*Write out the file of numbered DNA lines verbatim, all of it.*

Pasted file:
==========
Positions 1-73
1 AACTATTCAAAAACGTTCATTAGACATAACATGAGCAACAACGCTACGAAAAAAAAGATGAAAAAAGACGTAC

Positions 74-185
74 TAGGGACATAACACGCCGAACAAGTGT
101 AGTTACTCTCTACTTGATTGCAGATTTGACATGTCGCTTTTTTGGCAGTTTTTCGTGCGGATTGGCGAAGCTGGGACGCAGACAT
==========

Positions 1-73
1 AACTATTCAAAAACGTTCATTAGACATAACATGAGCAACAACGCTACGAAAAAAAAGATGAAAAAAGACGTAC

Positions 74-185
74 TAGGGACATAACACGCCGAACAAGTGT
101 AGTTACTCTCTACTTGATTGCAGATTTGACATGTCGCTTTTTTGGCAGTTTTTCGTGCGGATTGGCGAAGCTGGGACGCAGACAT